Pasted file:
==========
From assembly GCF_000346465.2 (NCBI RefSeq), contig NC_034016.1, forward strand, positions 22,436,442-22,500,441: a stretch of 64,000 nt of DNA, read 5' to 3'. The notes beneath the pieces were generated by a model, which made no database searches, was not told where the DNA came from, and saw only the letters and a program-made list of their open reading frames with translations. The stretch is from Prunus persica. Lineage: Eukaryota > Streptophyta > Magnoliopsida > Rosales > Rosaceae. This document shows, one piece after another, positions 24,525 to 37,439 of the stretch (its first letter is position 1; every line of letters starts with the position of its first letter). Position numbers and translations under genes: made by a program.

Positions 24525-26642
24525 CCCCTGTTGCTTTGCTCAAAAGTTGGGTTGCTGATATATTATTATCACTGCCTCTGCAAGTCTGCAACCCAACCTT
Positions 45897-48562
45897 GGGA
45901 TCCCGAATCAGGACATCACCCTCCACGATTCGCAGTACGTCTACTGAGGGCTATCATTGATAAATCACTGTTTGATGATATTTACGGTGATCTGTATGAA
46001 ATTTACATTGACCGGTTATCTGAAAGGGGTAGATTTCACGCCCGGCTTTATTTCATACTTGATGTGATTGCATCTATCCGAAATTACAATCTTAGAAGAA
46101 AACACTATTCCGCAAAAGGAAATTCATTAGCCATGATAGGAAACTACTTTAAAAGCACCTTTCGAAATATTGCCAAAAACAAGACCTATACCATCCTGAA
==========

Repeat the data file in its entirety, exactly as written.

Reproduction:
From assembly GCF_000346465.2 (NCBI RefSeq), contig NC_034016.1, forward strand, positions 22,436,442-22,500,441: a stretch of 64,000 nt of DNA, read 5' to 3'. The notes beneath the pieces were generated by a model, which made no database searches, was not told where the DNA came from, and saw only the letters and a program-made list of their open reading frames with translations. The stretch is from Prunus persica. Lineage: Eukaryota > Streptophyta > Magnoliopsida > Rosales > Rosaceae. This document shows, one piece after another, positions 24,525 to 37,439 of the stretch (its first letter is position 1; every line of letters starts with the position of its first letter). Position numbers and translations under genes: made by a program.

Positions 24525-26642
24525 CCCCTGTTGCTTTGCTCAAAAGTTGGGTTGCTGATATATTATTATCACTGCCTCTGCAAGTCTGCAACCCAACCTT
Positions 45897-48562
45897 GGGA
45901 TCCCGAATCAGGACATCACCCTCCACGATTCGCAGTACGTCTACTGAGGGCTATCATTGATAAATCACTGTTTGATGATATTTACGGTGATCTGTATGAA
46001 ATTTACATTGACCGGTTATCTGAAAGGGGTAGATTTCACGCCCGGCTTTATTTCATACTTGATGTGATTGCATCTATCCGAAATTACAATCTTAGAAGAA
46101 AACACTATTCCGCAAAAGGAAATTCATTAGCCATGATAGGAAACTACTTTAAAAGCACCTTTCGAAATATTGCCAAAAACAAGACCTATACCATCCTGAA